Some note, of course, that Trump is even more bigoted against this community. This is unquestionably true.

Some note, of course, that Trump is even more bigoted against this community. This is unquestionably true. But Biden is the incumbent and the Democratic Party at least purports to be the party of multicultural, tolerant democracy.

When Arab and Muslim Americans feel dehumanization from their Democratic representatives and this level of invisibility in their ostensibly liberal and humane workplaces, when they see people who look like them, with names like theirs, being indiscriminately bombed by U.S.-funded weapons, why would we think we have a president or party who cares about people like us?

As someone deeply invested in the success of Democrats against the MAGA movement, I’m concerned about what Biden’s handling of Israel and Gaza will mean. Arab Americans are not an enormous voting bloc, but in key states like Michigan — which helped Trump to victory in 2016 despite his myriad insults to Muslims, people of color, immigrants, women, people with disabilities and so on — they are a crucial one.

This is a real threat that Biden and the people around him need to take seriously. Just ask Rep. Debbie Dingell, D-Mich., who lived in Dearborn for 40 years and is no leftist firebrand on the issue of Israel and the Palestinians. “Michigan is a competitive state and it’s purple to begin with. With these complicated dynamics, it’s going to make it one of the most challenging states in the country,” Dingell said.

There is a wall that blinds so many Democratic strategists from seeing Palestinian, Arab and Muslim Americans as real constituencies in the party, a wall so thick that it doesn’t even occur to them why expressing concern, again and again, only for Israelis during this time would be a problem.?Occasional remarks from the Biden administration that lives on both sides matter ring hollow when it appears to make no effort to restrain the Israeli government’s indiscriminate killing.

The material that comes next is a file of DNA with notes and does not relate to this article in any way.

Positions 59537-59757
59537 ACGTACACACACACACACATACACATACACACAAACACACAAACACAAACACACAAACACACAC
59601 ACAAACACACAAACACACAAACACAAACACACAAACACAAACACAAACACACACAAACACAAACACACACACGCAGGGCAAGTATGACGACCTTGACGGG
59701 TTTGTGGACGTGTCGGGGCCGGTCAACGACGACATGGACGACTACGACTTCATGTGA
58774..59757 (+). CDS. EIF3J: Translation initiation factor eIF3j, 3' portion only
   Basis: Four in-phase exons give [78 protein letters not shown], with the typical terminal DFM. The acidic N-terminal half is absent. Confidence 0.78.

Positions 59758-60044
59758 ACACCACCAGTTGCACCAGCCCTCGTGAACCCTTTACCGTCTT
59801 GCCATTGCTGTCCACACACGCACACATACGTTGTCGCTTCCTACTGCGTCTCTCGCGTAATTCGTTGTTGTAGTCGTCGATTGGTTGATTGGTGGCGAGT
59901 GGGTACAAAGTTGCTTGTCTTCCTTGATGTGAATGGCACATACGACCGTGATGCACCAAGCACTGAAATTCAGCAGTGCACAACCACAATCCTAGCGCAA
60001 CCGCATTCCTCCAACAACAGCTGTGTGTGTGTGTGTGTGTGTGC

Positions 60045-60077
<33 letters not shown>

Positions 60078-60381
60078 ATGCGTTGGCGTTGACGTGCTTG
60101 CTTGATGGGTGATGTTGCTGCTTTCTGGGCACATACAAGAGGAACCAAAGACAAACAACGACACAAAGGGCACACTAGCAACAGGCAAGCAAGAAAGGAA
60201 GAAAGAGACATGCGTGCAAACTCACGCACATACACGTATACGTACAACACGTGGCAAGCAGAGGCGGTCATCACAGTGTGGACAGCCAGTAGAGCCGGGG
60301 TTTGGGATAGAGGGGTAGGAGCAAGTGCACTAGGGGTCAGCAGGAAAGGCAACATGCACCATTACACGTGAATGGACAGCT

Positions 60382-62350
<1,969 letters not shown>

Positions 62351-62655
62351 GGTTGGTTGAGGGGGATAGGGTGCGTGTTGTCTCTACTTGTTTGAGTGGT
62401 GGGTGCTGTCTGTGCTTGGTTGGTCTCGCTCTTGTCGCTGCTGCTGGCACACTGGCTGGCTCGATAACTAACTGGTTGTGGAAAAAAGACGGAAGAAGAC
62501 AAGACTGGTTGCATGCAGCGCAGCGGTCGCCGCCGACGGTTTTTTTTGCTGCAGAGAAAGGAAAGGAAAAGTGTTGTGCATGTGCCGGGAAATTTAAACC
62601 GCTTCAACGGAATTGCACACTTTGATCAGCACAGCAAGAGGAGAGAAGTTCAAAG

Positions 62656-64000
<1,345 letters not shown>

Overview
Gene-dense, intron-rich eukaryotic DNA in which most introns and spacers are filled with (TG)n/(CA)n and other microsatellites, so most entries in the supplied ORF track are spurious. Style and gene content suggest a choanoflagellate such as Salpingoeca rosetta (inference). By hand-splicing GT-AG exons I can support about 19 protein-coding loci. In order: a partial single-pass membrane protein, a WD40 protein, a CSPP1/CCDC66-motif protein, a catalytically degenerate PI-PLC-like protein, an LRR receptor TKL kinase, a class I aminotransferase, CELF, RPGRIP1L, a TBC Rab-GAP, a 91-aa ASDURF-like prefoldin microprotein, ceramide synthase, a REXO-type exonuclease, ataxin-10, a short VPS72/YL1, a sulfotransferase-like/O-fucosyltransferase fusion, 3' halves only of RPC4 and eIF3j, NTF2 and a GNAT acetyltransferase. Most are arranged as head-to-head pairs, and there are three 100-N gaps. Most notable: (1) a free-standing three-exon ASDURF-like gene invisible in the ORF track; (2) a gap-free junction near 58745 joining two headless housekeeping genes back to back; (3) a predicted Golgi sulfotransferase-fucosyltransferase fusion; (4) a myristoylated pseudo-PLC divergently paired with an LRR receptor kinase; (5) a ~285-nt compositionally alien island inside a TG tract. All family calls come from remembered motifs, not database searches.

There is no military solution; there is only a political one, and that only begins when the fighting stops.

There is still time to correct the course. Biden cautioned the Israeli government against repeating the same mistakes our government made after 9/11. Senior officials told NBC News that Biden’s team has counseled restraint and that this approach has “paid off.” But it’s clear that this is not enough. Biden needs to emphasize, publicly and emphatically, the need for a different approach, discouraging a continued ground invasion of Gaza, insisting on a cease-fire, and reminding Netanyahu that throughout the history of the Israeli-Palestinian conflict, bloodshed has only ever begotten more bloodshed.?

There is no military solution; there is only a political one, and that only begins when the fighting stops. Maybe Israel will be able to kill or capturing 40,000 Hamas fighters in surgical strikes. But the resulting unspeakable destruction and casualties will doubtless enrage Palestinian civilians, making them more likely to support Hamas, and Israel will be no safer. You only have to look to the U.S.’s special operations in Afghanistan over the past 15 years to see the failure of such an approach. Arab and Muslim Americans and millions of other Americans opposed to Israel’s strategy understand that the U.S. is helping finance this war, providing missiles and bombs that are leveling neighborhoods full of people who look like us.

If Biden continues to allow and enable that, he will break a fundamental trust, and no amount of lecturing about the greater evil in 2024 will repair it. The future of American democracy is at stake; we need young people to turn out in record numbers. Giving Netanyahu a blank check to wage a war of vengeance isn’t helping. I pray, for all our sakes, that the Biden administration corrects course — because our country cannot afford to pay the bill for disregarding Palestinian lives should it come due in 2024.?